"So where is this door in Paris anyway?" asked a reader in an e-mail. "You never did tell us."
Back on Dec. 10, I featured a little quiz involving the photo at right. "A Sun-Dappeled Door in Paris," I called it. I said I would send a gift (the gift was a package of wild rice) to the first person who could identify the location of the door which was near a charming Paris park. Well, Paris is dotted with charming parks, so that wan't much of a clue.
Here's the story behind the door: It is located at 14 Rue St. Julien le Pauvre, just across the street from Square Viviani on the Left Bank within the shadow of Notre Dame Cathedral. As you are walking down the street toward Notre Dame, the door is on your left. It stands out for its beauty and its carving of a reclining woman holding the scales of justice.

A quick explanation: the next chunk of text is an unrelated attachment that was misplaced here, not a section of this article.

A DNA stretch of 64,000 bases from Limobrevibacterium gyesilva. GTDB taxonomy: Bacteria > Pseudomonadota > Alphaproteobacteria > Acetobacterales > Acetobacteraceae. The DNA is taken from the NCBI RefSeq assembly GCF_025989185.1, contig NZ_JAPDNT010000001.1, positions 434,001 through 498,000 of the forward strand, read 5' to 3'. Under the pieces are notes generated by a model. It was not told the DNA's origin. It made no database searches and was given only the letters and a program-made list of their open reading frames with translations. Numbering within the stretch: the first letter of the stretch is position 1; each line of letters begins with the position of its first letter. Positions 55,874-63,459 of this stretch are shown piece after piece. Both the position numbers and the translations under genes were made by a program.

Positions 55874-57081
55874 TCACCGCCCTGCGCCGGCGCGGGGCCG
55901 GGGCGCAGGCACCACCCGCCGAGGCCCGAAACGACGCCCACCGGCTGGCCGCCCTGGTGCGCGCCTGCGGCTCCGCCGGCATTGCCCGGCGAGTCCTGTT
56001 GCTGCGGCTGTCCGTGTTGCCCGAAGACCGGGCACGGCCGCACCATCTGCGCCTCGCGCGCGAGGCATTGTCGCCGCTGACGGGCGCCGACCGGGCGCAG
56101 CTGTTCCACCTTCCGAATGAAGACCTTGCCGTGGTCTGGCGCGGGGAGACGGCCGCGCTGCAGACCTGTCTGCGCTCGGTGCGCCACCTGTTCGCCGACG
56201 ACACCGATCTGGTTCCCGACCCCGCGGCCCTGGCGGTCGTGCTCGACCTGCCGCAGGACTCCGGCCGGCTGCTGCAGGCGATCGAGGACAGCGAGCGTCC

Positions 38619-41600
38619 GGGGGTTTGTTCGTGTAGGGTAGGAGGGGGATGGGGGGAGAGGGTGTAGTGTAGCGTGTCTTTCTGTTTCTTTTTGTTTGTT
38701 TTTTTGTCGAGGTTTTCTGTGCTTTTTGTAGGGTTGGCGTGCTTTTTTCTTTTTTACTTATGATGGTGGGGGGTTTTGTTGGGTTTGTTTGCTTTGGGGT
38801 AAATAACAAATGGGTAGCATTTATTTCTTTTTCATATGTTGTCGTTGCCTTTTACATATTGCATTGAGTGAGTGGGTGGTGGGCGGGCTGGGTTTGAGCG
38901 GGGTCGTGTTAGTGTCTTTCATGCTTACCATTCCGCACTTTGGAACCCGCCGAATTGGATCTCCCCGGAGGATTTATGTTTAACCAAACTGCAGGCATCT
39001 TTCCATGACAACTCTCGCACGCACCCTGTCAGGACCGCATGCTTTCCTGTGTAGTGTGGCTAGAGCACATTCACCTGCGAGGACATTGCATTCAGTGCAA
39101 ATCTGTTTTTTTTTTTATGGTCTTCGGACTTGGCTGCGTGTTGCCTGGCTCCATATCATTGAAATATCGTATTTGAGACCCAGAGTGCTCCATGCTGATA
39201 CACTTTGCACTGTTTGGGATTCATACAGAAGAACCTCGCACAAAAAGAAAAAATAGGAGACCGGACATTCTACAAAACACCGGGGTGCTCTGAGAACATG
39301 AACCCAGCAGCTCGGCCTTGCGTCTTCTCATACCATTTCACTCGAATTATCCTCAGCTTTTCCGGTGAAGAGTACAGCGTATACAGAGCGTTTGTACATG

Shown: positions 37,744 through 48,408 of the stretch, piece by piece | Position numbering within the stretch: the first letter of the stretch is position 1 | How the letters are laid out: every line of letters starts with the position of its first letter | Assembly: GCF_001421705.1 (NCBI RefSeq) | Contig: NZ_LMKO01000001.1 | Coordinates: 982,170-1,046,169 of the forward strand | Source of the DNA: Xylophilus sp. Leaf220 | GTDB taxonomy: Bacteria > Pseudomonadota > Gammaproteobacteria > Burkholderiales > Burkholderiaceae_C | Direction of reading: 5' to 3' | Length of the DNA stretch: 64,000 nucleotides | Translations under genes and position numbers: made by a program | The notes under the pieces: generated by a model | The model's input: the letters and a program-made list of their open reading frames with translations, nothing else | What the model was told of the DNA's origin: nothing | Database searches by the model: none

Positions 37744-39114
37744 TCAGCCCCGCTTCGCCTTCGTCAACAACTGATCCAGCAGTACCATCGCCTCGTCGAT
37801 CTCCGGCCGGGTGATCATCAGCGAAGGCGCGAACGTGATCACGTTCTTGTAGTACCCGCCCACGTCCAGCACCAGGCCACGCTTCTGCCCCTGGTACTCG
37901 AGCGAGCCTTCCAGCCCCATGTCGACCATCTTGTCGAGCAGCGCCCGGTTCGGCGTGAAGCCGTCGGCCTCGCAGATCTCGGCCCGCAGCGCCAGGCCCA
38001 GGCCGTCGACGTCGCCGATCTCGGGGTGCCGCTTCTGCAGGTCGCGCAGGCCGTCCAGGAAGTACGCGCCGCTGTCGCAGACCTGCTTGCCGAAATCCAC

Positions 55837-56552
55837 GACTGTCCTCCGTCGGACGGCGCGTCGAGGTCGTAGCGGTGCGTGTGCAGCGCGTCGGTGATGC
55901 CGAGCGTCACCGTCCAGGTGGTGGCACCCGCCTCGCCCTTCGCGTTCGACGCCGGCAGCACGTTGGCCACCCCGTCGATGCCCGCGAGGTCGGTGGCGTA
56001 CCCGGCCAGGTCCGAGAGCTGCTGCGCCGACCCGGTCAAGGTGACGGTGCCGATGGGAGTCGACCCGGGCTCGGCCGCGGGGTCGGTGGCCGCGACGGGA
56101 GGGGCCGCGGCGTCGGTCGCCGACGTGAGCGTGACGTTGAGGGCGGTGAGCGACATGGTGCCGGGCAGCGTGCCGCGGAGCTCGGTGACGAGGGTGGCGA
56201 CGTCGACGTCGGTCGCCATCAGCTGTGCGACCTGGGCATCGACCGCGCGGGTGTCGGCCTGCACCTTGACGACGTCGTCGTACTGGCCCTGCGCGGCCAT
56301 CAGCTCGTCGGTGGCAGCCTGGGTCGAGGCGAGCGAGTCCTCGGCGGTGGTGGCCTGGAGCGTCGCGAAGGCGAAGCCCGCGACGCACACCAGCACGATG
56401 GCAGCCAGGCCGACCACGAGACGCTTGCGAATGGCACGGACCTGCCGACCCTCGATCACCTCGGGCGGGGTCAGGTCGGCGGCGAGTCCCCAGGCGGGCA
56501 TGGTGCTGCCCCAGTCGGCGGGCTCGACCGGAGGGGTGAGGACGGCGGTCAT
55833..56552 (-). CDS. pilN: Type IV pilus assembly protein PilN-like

According to Leonard Pitt's "Walks Through Paris," the door leads to a house once owned by Isaac Laffémas (1584-1687), chief of police under Cardinal Richelieu, who perhaps better known as "The Cardinal's Hangman." Laffémas' house dates back to the 14th century. Its cellars were used to house prisoners in 1783 when other prison cells were full.
What has this got to to with food, you ask? Not much, except Square Viviani was very green the spring day we took photographs there, and the green of spring brings to mind many culinary options, one of which will be posted later today. There is a tea shop near St. Julien le Pauvre, so you can bet the recipe will involve tea.
Park Viviani was created in 1928, on the site of former annexes of Hotel Dieu. To see the street as it looked like before the park was built, watch "The Temptress," a 1926 melodrama starring Greta Garbo.